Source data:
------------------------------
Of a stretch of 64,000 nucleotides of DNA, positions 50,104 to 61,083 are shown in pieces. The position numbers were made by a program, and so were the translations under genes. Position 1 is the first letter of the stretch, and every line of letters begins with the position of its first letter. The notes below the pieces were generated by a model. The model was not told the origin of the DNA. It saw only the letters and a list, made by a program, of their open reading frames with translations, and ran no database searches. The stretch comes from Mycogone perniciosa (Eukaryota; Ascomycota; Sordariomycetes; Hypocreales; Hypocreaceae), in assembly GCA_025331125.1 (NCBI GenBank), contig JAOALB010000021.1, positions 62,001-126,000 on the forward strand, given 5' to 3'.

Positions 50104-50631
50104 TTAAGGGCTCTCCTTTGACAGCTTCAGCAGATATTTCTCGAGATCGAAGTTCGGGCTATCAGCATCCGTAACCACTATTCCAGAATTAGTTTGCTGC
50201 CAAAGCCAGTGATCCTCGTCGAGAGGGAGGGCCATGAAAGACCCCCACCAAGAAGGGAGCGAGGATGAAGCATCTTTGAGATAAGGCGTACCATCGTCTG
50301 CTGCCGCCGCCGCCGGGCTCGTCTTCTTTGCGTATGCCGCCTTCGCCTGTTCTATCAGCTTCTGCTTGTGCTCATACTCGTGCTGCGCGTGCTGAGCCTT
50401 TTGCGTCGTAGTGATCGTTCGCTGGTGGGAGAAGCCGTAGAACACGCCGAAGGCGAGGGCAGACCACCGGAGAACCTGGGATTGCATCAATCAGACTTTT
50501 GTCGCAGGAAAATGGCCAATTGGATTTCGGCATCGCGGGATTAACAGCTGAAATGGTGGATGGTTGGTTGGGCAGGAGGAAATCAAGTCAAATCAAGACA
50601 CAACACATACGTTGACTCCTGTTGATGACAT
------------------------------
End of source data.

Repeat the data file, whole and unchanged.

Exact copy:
Of a stretch of 64,000 nucleotides of DNA, positions 50,104 to 61,083 are shown in pieces. The position numbers were made by a program, and so were the translations under genes. Position 1 is the first letter of the stretch, and every line of letters begins with the position of its first letter. The notes below the pieces were generated by a model. The model was not told the origin of the DNA. It saw only the letters and a list, made by a program, of their open reading frames with translations, and ran no database searches. The stretch comes from Mycogone perniciosa (Eukaryota; Ascomycota; Sordariomycetes; Hypocreales; Hypocreaceae), in assembly GCA_025331125.1 (NCBI GenBank), contig JAOALB010000021.1, positions 62,001-126,000 on the forward strand, given 5' to 3'.

Positions 50104-50631
50104 TTAAGGGCTCTCCTTTGACAGCTTCAGCAGATATTTCTCGAGATCGAAGTTCGGGCTATCAGCATCCGTAACCACTATTCCAGAATTAGTTTGCTGC
50201 CAAAGCCAGTGATCCTCGTCGAGAGGGAGGGCCATGAAAGACCCCCACCAAGAAGGGAGCGAGGATGAAGCATCTTTGAGATAAGGCGTACCATCGTCTG
50301 CTGCCGCCGCCGCCGGGCTCGTCTTCTTTGCGTATGCCGCCTTCGCCTGTTCTATCAGCTTCTGCTTGTGCTCATACTCGTGCTGCGCGTGCTGAGCCTT
50401 TTGCGTCGTAGTGATCGTTCGCTGGTGGGAGAAGCCGTAGAACACGCCGAAGGCGAGGGCAGACCACCGGAGAACCTGGGATTGCATCAATCAGACTTTT
50501 GTCGCAGGAAAATGGCCAATTGGATTTCGGCATCGCGGGATTAACAGCTGAAATGGTGGATGGTTGGTTGGGCAGGAGGAAATCAAGTCAAATCAAGACA
50601 CAACACATACGTTGACTCCTGTTGATGACAT